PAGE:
Thursday, June 14, 2007

Dreams of a boy from Bandon

When I planed my first African safari it was important that it be a traditional hunt and not just a few days spent on some one's private property amongst fences. My vision was one of the days long past when porters, cooks, trackers came along into the African bush to make the experience as pleasurable for the hunter as possible. One such tradition is an old English custom of not only having a mid day meal but more like a formal affair at large. As custom would have it the meal is typically set overlooking some panoramic view whenever possible so that one can watch the awesome wildlife while having a spot of tea. All table arrangements are indeed formal considering it is taking place hundreds of miles from civilization. Nice tables and chairs are the norm as well as a formal table setting complete with white napkins, wine and a full setting of utensils.

Traditionally lunch is taken under the shade of an Acacia, Baobab or if you're lucky a blooming Jacaranda tree and served by immaculately uniformed staff. Everything from the chilled wine to the freshly pressed napkins serve to remind you that, in the bush, very little has changed since the first safaris over a hundred years ago. After lunch, if in the camp, with the African sun at its hottest and whilst most of the game rest up in the shade, I would often retire to my tent for a siesta or spend the afternoon sketching, or entering notes into my journal. For me these were special moments when I could reflect on having grown up with a true love for all things nature and now finding myself living the dream that I had growing up.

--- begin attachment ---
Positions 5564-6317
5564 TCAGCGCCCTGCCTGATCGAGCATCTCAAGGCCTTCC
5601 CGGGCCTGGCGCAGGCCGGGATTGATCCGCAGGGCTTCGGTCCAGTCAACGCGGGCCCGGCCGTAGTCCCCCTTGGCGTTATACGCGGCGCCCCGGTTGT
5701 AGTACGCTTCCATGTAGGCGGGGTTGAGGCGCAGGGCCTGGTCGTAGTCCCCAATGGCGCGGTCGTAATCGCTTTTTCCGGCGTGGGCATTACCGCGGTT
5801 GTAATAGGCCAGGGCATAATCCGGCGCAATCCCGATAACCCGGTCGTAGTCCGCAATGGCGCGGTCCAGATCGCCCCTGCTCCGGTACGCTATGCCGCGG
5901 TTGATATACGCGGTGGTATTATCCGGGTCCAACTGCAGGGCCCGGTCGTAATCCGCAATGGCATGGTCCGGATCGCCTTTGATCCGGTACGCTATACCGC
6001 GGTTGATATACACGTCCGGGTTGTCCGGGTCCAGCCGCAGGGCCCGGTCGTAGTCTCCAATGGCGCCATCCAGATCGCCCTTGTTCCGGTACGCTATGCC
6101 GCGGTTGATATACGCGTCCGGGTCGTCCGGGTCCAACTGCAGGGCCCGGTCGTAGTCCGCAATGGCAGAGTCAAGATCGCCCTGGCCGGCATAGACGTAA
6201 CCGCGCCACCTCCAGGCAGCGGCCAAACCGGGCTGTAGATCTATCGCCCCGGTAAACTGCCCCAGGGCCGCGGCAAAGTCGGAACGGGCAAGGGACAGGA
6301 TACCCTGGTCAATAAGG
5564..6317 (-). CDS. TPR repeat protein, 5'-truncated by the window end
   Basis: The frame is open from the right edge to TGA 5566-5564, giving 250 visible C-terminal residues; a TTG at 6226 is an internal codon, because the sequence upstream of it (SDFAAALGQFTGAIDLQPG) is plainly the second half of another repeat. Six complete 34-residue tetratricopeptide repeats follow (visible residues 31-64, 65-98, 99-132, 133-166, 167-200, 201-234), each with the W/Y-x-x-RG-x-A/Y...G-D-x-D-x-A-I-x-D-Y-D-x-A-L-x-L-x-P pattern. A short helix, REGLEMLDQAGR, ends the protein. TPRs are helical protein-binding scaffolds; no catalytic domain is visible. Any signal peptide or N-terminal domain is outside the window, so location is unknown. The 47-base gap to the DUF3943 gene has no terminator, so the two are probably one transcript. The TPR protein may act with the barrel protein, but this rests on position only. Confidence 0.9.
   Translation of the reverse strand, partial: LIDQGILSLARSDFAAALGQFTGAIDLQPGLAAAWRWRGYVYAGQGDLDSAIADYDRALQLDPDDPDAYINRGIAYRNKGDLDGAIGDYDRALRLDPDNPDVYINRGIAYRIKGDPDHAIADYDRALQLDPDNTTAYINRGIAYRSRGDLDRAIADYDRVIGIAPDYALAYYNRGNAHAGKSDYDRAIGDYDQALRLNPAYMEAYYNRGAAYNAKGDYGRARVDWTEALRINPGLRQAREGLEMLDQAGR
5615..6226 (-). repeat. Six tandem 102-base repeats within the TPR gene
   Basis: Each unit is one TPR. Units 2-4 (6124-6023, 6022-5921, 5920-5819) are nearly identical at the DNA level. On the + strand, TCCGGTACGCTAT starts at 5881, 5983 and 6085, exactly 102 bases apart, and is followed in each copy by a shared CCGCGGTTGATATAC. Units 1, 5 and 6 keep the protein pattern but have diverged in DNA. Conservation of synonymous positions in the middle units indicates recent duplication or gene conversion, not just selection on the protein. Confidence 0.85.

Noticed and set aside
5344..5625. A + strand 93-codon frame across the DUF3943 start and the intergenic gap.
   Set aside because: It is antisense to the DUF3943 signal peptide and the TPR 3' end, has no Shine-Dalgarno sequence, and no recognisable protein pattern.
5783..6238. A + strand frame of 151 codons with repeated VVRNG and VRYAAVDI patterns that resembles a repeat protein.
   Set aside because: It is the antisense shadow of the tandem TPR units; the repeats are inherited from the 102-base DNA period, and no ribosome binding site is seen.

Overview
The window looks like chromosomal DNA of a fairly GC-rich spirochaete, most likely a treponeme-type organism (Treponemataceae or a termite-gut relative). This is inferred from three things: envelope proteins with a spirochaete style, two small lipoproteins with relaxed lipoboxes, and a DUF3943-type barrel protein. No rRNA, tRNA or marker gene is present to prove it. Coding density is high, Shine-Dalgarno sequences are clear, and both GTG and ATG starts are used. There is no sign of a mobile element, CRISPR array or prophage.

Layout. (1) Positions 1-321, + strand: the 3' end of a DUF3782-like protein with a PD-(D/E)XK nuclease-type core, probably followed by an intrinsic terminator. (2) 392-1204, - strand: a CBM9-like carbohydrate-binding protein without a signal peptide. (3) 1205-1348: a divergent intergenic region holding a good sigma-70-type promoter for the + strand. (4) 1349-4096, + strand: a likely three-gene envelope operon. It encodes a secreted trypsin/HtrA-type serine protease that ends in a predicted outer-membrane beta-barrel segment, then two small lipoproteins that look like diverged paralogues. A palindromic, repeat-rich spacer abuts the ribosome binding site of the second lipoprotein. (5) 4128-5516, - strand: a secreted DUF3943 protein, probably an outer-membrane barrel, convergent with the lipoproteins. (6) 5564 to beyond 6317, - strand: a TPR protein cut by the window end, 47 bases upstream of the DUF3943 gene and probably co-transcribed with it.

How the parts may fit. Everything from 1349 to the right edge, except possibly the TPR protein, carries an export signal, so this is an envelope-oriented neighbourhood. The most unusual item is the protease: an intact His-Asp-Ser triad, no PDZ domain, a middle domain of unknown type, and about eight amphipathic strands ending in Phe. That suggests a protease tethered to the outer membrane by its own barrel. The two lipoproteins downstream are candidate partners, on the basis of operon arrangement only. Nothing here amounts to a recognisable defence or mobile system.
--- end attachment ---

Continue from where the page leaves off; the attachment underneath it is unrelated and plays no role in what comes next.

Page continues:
It is equally as important to dress well for these occasions which also means having enough supplies to wash in the field and dress appropriately. Dinner is even a considerably more formal affair but in the end the experience is one that can not be forgotten. Prior to dinner it is a custom to take part in Boma and then retire for a shower and to dress appropriately for dinner. Boma is not at all unlike sitting around the fire reminiscing the days events over a good glass of scotch on the rocks with the company of the guide, cameraman, driver and friends. Each evening at boma the camp dog named Micky because of his black and white colors took a liking to me and insisted on sitting in my lap. It may have had something to do with the bone I gave him. One afternoon as a gag I placed an elephant thigh bone in his dog dish. He just looked at me as if to say, "Are you kidding me?"

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